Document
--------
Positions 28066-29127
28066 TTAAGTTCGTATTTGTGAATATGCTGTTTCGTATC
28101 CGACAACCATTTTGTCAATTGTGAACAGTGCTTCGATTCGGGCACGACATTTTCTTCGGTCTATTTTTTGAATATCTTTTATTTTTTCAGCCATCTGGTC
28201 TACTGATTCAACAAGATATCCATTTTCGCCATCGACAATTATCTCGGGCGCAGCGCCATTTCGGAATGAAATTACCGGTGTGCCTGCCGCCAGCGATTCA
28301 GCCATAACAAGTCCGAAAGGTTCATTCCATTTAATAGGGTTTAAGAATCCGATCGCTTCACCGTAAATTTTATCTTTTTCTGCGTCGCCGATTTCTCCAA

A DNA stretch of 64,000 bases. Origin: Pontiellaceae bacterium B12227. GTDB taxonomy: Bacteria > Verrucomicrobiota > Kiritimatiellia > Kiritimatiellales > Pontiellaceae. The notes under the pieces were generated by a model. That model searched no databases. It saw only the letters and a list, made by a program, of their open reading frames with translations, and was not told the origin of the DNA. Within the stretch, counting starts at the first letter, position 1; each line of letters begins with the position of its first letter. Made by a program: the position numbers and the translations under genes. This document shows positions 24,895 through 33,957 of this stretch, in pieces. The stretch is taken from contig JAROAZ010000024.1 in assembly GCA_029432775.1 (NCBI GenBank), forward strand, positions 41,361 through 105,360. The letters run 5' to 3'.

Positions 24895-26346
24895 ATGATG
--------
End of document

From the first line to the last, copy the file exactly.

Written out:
Positions 28066-29127
28066 TTAAGTTCGTATTTGTGAATATGCTGTTTCGTATC
28101 CGACAACCATTTTGTCAATTGTGAACAGTGCTTCGATTCGGGCACGACATTTTCTTCGGTCTATTTTTTGAATATCTTTTATTTTTTCAGCCATCTGGTC
28201 TACTGATTCAACAAGATATCCATTTTCGCCATCGACAATTATCTCGGGCGCAGCGCCATTTCGGAATGAAATTACCGGTGTGCCTGCCGCCAGCGATTCA
28301 GCCATAACAAGTCCGAAAGGTTCATTCCATTTAATAGGGTTTAAGAATCCGATCGCTTCACCGTAAATTTTATCTTTTTCTGCGTCGCCGATTTCTCCAA

A DNA stretch of 64,000 bases. Origin: Pontiellaceae bacterium B12227. GTDB taxonomy: Bacteria > Verrucomicrobiota > Kiritimatiellia > Kiritimatiellales > Pontiellaceae. The notes under the pieces were generated by a model. That model searched no databases. It saw only the letters and a list, made by a program, of their open reading frames with translations, and was not told the origin of the DNA. Within the stretch, counting starts at the first letter, position 1; each line of letters begins with the position of its first letter. Made by a program: the position numbers and the translations under genes. This document shows positions 24,895 through 33,957 of this stretch, in pieces. The stretch is taken from contig JAROAZ010000024.1 in assembly GCA_029432775.1 (NCBI GenBank), forward strand, positions 41,361 through 105,360. The letters run 5' to 3'.

Positions 24895-26346
24895 ATGATG